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Receiving some inheritance or a substantial gift can be a life-changing event. The expectation of a legacy is an important part of family cohesion.

Research by the Cancer Macmillian charity found that 2 in 3 UK residents do not have a will, including 42% of those over 55 years old. Though the figures improve for those over 75 years old, they do demonstrate that many people leave making a will or estate planning generally to the last moment. But what happens if someone loses the ability to make a will?


Capacity to make a Will or Gift

The Mental Capacity Act 2005 (MCA) confirms that mental capacity is issue specific. This means that one might lack capacity to do one thing but be able to do another. When considering estate planning for anyone with difficulties in their reasoning, the first place to start is with an assessment of their capacity to make a will. If they do have capacity then that needs to be evidenced, but it does make life a lot easier.

Capacity to make a will is not the same test as under the MCA but was first set out in the case of Banks v Goodfellow back in 1870. Although the test has been refined since then, but essentially one has to understand the nature of a will, the extent of your estate, who might have an expectation to inherit and not suffer from a condition that might impair that reasoning. However, these requirements have to be put in context. The capacity required to make a simple will leaving a small estate to your only child, would be less than in a complex situation.

It is important to have expert input into any capacity assessment in situations where the will or gift might later be challenged.


When a Statutory Will might be Required

If someone lacks capacity to make a will then one must first look at what would happen to their estate on death. That might present a problem in various circumstances, for example: –

  1. There may be no will and the intestacy rules might pass everything to someone less deserving than a person close to the disabled person;
  2. There might be a good will, but it has been revoked by a subsequent marriage;
  3. There might be an old will, but there have been significant developments since then;
  4. The disabled person might have expressed a desire to change the arrangements;

Advice should be sought as to whether any situation might merit the expense of applying to Court for a new will to be put in place.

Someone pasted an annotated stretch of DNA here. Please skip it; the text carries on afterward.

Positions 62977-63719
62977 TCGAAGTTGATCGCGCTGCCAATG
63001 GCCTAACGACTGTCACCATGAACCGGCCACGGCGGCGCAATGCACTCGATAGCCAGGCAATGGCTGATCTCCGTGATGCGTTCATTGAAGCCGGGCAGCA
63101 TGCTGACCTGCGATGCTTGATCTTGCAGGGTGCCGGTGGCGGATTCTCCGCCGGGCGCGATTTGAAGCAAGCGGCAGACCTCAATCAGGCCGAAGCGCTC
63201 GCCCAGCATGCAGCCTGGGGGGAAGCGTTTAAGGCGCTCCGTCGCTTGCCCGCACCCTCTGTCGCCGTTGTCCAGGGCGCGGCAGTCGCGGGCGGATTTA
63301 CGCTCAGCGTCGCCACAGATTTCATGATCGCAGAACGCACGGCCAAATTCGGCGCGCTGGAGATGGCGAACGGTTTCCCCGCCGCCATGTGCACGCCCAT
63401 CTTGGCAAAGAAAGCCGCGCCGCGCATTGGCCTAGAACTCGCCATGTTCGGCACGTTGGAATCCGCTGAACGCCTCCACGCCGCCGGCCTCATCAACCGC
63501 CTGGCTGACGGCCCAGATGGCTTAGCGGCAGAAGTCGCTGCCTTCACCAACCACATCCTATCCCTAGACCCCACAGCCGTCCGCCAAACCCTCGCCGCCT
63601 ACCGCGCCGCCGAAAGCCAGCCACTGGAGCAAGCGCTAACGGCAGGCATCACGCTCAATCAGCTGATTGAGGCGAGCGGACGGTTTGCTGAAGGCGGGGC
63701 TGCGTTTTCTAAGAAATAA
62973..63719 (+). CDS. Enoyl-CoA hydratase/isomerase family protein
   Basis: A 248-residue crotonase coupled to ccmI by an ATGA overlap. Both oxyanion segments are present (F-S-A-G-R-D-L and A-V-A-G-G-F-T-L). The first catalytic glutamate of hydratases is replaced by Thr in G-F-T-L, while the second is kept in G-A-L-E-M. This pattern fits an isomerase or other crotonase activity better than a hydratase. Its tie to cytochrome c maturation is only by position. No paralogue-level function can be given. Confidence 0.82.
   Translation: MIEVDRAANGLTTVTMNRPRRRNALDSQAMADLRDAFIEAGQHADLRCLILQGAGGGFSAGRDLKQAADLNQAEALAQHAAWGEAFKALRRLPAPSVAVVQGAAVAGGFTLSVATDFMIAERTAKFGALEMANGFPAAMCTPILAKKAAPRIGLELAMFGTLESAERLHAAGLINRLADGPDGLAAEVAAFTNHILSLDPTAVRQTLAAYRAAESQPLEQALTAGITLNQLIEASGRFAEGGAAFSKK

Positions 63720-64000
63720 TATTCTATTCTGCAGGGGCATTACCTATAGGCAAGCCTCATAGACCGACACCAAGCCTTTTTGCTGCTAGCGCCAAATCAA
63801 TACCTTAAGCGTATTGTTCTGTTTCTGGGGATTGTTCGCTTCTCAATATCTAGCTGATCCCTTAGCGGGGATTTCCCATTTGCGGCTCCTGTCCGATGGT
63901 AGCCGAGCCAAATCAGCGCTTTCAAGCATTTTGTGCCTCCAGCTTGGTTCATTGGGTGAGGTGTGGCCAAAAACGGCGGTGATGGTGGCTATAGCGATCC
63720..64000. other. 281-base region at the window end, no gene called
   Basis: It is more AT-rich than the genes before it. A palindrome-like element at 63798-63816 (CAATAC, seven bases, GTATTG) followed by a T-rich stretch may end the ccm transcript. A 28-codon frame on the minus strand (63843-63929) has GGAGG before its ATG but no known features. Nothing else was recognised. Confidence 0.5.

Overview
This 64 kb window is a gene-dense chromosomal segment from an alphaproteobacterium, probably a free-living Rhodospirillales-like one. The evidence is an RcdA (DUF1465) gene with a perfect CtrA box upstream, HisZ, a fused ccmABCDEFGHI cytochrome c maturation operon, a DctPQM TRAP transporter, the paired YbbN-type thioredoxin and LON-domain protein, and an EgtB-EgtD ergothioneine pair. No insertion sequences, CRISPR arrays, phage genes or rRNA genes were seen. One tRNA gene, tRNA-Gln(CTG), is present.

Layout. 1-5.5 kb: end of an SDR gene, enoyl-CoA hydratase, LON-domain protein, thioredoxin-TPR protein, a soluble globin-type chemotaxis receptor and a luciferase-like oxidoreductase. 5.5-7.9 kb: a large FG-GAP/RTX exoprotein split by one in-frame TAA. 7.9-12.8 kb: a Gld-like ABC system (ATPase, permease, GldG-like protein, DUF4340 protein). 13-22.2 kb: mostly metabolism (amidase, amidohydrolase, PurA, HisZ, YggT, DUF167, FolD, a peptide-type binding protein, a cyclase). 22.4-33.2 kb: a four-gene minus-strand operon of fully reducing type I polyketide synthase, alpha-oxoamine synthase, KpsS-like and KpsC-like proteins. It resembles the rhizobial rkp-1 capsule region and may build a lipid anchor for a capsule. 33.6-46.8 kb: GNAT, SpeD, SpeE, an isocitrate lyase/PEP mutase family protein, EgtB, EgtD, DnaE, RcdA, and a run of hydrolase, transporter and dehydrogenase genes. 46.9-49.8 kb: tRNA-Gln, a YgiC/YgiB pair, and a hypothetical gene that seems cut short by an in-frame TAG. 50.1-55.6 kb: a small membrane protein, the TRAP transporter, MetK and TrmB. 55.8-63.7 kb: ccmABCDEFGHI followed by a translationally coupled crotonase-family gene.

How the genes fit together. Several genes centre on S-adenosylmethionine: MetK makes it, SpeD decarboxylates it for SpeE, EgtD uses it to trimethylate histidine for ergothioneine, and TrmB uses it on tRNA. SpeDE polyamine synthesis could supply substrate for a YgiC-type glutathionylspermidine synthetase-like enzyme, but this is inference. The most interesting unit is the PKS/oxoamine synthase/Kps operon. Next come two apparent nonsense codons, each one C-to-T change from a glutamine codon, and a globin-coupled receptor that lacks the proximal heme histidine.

Timings and Procedure

It is possible to get an emergency will at very short notice, however, the usual procedure might take six to eighteen months, depending on the complexity of the application. If the relevant people can agree on the form of the will, that will save considerable time.

The first step is to get a good medical report on capacity. Then one must put forward a proposed will and apply it to the court for that to be put into effect. The court procedure is quite complex and if not done correctly will result in delays and needless costs.



Sometimes it is right that affordable gifts are made to assist loved ones. Other than modest gifts, if someone lacks mental capacity then it is not possible for an attorney or deputy to make gifts on their behalf. Even if the disabled person very much wants the gift to be made, it will be repayable. Gifts can be authorised by the Court, assuming they are affordable and in the best interests of the protected person. Advice should be taken as to whether a gift might qualify and any tax issues arising from the gift.  Advice should be sought as to the impact of the Care Act 2014 and the numerous related Regulations dealing with the Deprivation of Capital from Social Care and other means of testing assessments.


Legacies and Trusts

Often disabled persons are left out of wills, on the basis that any capital they receive will deprive them of their entitlements to support. The regulations around such capital will mean that they are locked out of that entitlement until such time as their nominal capital has depleted the allowable level – at a prescribed weekly rate. That can result in entitlements being unavailable after the legacy has been spent. It is possible to avoid this trap by passing any legacy directly into a trust. These trusts should be prepared carefully so as to qualify for discretionary status and vulnerable person trust tax election.

If a will has been made that does not make reasonable financial provision for a close family member, then it is possible to make an application to the Court to rectify the problem. Whilst many firms are able to make such applications on a no-win no fee, the benefit is limited unless they have the specialist knowledge around trusts in which we pride ourselves in being thought leaders. We look not only to secure the best outcome but also to ensure that that family money is used effectively so as to achieve significant improvements to life experience.

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